World Trade Organisation

(i) World Trade Organisation
(ii) GATT and India

          Globalization concept came into actual reality when on 15th April, 1994 in all 124 countries gave approval to GATT (General Agreement on Tariffs & Trade) proposals. These proposals lay down certain set of norms in the field of global trade. Between 1947 and the final rounds of negotiations there were 8 rounds. And the final result was the emergence of Word Trade Organization.
          India signed these proposals in April, 1994. The 8th round of GATT popularly known as Uruguay round started in September 1986 and ended on 15th December, 1993. On this day the globalization was given a final shape in the form of WTO, though the formality was completed on 15th April, 1994. However, it came into existence on 1st Jan, 1995. Uruguay round contained the mandate to have negotiations in 14 areas as mentioned in Part I. Part II of the declaration re-classified the areas of Part I into VII as below :
(i) Market access
(ii) Textiles
(iii) TRIMS
(iv) TRIPS
(v) Agriculture
(vi) Institutional matters
(vii) Trade in services
          GATT was an informal organization which regulated world trade since 1948. However, WTO is a permanent Organization which has been established on the basis of an international treaty. It is not an agency of the UNO but has achieved international status like IMF and IBRD.
          Globalization of trade was the basic purpose for which GATT was set up to reduce and finally remove all tariff and non tariff (subsidies and quotas) barriers. These barriers were considered as hindrance to the free flow of international trade. Therefore, WTO has taken over from GATT and act as a perma¬¨nent watchdog of global trade with Headquarters at Geneva.
          The objectives of WTO are high sounding on paper. It would aim at improving standard of living of people in the member countries. It would provide facilities for increasing production and trade of goods. It has pledged to ensure optimum utilization of world resources with increased opportunities for employment. The list of objectives is endless.
          Globalization of Trade is now a reality. The third world countries are not expected to be benefitted. As the 'Wall street Journal' has put it "while the Europeans are taking the best pieces, they are getting the crumbs." No doubt America & other developed nations have ensured benefits for themselves. Not surprisingly, there have been loud protest in India over the acceptance of the globalization concept under new GATT agreement.
          The opposition parties in India termed it as 'death warrant' 'compromising of economic sovereignty', 'a new kind of economic aggression' etc. Despite this Uproar they concede that India cannot reject the GATT accord because that would mean staying out of international trade. It is true that there are bound to be some red areas in the agreement for India. Yet we have to make the best of the unavoidable situation.

          A detailed examination of the issues at stake will bring out the advantages of GATT agreement to India.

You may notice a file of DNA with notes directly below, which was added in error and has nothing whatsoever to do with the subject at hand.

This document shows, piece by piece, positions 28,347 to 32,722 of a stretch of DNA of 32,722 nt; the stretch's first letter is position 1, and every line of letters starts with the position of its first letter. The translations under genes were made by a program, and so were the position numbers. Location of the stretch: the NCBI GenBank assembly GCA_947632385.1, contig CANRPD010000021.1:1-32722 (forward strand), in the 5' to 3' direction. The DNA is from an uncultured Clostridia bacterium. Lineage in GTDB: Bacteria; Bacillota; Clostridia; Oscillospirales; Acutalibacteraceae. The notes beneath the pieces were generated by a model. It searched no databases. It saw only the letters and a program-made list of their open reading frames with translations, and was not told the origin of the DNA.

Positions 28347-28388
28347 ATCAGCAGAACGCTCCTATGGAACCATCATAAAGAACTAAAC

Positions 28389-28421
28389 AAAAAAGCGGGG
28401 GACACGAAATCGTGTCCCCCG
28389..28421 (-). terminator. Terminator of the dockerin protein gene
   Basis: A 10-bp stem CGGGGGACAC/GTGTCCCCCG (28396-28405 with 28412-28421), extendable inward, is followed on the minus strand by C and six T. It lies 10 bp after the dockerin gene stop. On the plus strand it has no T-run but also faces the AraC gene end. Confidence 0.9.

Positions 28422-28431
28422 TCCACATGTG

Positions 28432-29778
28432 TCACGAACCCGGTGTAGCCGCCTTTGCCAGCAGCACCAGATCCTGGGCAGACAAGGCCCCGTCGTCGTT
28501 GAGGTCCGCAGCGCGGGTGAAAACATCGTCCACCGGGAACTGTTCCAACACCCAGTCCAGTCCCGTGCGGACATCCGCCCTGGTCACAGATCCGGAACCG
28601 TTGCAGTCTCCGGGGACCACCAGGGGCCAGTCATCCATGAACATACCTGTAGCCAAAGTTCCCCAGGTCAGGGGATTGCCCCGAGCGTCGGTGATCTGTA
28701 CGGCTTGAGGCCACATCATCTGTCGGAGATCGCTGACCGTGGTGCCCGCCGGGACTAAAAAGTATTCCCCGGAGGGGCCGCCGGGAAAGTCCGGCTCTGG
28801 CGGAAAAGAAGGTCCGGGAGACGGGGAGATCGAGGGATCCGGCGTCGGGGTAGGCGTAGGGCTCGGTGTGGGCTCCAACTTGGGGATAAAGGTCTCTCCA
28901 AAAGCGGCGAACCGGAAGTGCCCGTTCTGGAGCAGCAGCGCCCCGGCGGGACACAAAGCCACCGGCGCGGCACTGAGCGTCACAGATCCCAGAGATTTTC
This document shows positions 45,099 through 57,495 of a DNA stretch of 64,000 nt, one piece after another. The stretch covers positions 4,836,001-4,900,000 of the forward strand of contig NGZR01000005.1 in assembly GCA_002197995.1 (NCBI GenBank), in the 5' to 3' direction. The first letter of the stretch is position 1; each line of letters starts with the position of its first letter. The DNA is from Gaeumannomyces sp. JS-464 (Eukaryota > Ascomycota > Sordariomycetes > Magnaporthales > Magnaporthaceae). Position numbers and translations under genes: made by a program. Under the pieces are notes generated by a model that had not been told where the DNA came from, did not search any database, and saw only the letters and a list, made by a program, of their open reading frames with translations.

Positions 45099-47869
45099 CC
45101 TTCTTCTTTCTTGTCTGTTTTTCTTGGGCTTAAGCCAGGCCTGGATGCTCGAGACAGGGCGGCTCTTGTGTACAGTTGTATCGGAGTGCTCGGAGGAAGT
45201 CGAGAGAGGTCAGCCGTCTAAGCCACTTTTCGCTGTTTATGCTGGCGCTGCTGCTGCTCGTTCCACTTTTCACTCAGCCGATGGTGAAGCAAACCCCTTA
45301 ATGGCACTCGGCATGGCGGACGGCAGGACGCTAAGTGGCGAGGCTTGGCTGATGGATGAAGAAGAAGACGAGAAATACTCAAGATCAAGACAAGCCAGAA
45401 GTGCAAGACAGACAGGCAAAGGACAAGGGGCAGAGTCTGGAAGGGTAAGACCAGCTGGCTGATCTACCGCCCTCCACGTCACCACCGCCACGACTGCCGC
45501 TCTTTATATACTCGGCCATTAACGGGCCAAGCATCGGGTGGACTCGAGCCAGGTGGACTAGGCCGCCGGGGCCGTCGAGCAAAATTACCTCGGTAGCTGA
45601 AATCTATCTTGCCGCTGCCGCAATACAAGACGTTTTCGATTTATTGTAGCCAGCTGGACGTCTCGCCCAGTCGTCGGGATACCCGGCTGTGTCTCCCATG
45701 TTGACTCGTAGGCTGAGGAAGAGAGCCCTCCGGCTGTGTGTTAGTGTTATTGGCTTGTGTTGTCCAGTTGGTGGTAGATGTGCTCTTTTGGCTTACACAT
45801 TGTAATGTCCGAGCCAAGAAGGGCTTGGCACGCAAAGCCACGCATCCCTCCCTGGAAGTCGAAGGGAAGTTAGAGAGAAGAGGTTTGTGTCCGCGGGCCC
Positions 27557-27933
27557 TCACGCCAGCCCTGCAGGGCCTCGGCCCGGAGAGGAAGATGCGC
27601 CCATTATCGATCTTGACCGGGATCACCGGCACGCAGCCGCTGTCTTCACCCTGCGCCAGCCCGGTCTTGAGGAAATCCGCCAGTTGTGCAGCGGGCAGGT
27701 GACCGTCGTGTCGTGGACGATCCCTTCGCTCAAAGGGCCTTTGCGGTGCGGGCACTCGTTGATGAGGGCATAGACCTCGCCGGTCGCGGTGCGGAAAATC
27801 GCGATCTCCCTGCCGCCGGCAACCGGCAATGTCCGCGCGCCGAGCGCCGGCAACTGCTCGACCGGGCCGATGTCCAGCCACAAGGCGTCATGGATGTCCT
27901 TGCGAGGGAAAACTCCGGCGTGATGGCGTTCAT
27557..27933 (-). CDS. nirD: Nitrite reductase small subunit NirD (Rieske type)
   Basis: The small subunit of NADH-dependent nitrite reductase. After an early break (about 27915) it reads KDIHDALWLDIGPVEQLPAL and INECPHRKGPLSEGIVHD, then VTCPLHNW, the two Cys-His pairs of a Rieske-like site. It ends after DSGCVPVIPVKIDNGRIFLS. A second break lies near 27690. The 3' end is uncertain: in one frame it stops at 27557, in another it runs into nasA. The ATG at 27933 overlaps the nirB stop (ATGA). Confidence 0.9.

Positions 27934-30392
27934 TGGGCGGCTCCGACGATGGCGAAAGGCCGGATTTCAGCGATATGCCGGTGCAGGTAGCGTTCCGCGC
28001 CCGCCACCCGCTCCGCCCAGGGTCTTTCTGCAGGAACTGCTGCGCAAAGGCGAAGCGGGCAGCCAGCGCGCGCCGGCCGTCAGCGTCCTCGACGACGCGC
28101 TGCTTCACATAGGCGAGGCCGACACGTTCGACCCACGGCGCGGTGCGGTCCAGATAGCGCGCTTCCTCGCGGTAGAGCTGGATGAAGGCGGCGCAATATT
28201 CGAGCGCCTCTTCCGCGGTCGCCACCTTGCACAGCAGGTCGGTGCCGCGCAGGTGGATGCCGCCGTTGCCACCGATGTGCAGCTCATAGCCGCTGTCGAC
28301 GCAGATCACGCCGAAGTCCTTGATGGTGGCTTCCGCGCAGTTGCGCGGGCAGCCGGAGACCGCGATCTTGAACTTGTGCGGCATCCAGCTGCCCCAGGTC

(i) The Uruguay Final Act (UFA) is not for a free-for-all as is generally feared. There is no question of invasion of Indian market by MNCS. Policy guidelines already laid down by the Govt will continue to regulate their entry. On the other hand India will benefit from im¬proved technology, foreign capital and opportunities for employment.
(ii) Phasing out of Multi Fibre Agreement will help India. The USA and European countries have prescribed quotas for textile imports which have to be phased out over ten years.
(iii) In the field of agriculture production and export, subsidies are to be cut down by 24 and 36 percent. Further every country has to open its markets to imports of agricultural products equal to 3.3 percent of its total annual production. Since India's farm subsidies is limited to 5.2 percent already less than the prescribed limit, we need not fear on this account. As for compulsory import of agricultural products we car skip it under the clause which provides exemption to the country with adverse balance of payments. However, there may be a problem in the procurement prices of food grains. For Public Distribution System Govt is required to procure food grains at market rates. Thought we have not agreed to this clause, the constant pressure of IMF and World Bank to reduce fiscal deficit is a matter of concern.
(iv) For the first time the services sector has been brought with in purview of GATT. However India & other developing countries succeeded in keeping out sectors like shipping, life insurance, basic tele communications and certain aspect of banking.
(v) The most controversial aspect of the GATT accord is the one relating to Intellectual Property Rights (TRIPS). India has not so for recognized 'product' patents but has a law of its own. The 1970 Indian patents Act provides for seven year process patent. This means that an Indian manufacturer can produce a new drug by a different process. Under new arrangement Indian manufacturer will have to pay royalty and medicines in India will become costlier. It is, however, argued that patented drugs will not be more than 10 to 15 percent of all the medicines sold in the Indian markets. Moreover Govt has assured to safeguard the interests of the public. The problem of TRIPS is quite acute in the field of agriculture. Patented seeds or plant varieties will become the property of the foreign individual concern which first developed them.
          In fact new GATT accord is a mixed blessing for India. At the same time one must remember that no single country can boast of being a total beneficiary from GATT. It is hoped that GATT agreement will be beneficial to India in the long run. As for now, India has done the right thing by signing UFA. Isolationism is no solution to economic & political pressures. India has to learn to play its cards well in WTO.